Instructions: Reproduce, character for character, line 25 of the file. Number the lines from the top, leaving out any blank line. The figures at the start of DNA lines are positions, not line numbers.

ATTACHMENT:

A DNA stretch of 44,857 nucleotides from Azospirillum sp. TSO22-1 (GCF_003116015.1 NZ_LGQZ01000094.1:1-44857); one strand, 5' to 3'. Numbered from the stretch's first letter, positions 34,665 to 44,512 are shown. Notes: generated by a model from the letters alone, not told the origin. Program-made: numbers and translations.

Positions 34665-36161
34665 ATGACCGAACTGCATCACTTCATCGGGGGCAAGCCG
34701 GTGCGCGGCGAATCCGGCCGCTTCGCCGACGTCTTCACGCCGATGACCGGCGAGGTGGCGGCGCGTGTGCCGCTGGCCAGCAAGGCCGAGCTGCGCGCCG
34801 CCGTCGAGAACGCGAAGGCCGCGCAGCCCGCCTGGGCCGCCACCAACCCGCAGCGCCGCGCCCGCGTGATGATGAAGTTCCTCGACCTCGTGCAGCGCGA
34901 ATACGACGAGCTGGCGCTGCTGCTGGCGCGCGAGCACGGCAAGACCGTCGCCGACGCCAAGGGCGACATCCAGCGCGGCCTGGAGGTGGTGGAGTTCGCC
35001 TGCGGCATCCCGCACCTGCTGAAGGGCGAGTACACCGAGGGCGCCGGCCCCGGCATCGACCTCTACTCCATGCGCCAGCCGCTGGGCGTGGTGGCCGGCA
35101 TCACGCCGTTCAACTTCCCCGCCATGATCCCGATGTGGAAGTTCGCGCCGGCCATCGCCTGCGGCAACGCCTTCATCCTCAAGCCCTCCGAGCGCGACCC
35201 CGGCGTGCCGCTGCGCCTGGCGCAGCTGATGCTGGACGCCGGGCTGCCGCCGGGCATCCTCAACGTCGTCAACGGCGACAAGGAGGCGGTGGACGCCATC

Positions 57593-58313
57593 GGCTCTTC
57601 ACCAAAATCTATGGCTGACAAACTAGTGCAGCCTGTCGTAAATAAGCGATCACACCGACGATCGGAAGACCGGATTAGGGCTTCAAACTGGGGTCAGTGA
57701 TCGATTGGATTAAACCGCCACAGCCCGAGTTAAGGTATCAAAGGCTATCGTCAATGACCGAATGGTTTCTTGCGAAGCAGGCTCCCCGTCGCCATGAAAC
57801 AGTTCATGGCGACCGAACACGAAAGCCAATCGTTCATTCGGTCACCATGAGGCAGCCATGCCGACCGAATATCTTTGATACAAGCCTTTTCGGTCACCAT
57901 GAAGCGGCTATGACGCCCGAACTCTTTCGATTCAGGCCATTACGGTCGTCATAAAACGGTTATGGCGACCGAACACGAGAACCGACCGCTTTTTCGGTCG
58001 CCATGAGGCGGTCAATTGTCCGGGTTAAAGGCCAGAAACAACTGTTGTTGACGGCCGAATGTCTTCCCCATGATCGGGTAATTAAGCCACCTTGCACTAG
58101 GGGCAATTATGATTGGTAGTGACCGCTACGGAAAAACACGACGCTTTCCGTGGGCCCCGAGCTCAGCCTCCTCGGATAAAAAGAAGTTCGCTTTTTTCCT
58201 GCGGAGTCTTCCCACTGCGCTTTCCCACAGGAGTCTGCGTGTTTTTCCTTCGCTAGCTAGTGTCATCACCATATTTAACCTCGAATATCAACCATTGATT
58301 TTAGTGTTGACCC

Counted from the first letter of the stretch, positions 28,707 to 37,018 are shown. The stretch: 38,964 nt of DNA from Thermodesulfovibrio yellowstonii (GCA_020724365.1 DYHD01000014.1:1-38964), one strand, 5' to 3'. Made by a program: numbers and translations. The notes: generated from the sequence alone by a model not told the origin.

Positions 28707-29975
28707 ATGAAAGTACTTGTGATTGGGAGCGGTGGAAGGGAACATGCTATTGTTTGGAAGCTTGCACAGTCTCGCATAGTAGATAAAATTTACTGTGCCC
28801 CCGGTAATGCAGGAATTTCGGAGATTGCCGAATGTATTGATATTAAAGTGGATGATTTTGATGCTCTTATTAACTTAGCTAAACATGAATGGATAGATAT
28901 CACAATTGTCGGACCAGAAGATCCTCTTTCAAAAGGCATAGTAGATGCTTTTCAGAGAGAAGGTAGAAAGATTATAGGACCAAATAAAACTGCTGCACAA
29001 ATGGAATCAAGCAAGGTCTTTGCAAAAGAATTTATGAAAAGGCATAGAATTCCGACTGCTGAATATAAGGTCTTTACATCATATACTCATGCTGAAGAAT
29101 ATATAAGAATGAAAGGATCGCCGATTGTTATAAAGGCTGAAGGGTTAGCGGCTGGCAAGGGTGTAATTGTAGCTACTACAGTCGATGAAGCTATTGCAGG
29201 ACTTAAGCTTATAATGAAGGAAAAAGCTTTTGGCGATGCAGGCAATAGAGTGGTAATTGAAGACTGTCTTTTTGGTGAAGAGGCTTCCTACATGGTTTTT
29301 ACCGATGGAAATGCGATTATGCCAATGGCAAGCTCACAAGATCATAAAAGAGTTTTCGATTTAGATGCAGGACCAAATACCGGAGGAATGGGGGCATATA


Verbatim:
29001 ATGGAATCAAGCAAGGTCTTTGCAAAAGAATTTATGAAAAGGCATAGAATTCCGACTGCTGAATATAAGGTCTTTACATCATATACTCATGCTGAAGAAT